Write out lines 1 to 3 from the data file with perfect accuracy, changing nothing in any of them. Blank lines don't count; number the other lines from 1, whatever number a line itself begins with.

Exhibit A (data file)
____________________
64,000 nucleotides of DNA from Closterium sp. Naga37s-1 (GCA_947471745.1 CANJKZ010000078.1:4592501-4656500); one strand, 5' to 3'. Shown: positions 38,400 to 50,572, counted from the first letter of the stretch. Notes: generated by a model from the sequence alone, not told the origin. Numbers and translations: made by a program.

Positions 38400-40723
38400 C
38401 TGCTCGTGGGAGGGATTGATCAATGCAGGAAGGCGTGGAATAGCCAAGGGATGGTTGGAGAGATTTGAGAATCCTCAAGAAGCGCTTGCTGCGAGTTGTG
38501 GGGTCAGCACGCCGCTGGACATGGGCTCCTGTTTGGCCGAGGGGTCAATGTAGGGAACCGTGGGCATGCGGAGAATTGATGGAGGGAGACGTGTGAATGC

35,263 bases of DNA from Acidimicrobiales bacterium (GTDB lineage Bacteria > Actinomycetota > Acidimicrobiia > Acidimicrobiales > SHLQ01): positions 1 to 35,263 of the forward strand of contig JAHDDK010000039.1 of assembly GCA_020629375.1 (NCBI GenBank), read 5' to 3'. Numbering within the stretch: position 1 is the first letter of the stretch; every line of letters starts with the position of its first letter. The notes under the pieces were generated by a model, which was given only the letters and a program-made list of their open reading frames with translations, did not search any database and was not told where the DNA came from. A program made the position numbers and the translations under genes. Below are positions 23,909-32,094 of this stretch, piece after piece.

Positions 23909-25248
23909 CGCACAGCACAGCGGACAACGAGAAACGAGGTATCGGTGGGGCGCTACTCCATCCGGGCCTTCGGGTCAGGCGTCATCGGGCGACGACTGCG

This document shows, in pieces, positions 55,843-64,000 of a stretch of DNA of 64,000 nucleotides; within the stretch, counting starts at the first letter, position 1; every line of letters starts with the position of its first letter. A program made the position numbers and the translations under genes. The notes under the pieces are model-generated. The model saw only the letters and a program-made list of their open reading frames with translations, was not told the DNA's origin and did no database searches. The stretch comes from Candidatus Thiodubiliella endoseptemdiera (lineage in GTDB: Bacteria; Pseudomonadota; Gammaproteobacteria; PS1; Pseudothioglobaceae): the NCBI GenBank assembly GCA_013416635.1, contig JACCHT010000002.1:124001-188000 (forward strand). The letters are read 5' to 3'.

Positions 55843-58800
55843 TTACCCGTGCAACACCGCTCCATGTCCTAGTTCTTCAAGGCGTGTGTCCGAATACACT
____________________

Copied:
64,000 nucleotides of DNA from Closterium sp. Naga37s-1 (GCA_947471745.1 CANJKZ010000078.1:4592501-4656500); one strand, 5' to 3'. Shown: positions 38,400 to 50,572, counted from the first letter of the stretch. Notes: generated by a model from the sequence alone, not told the origin. Numbers and translations: made by a program.

Positions 38400-40723
38400 C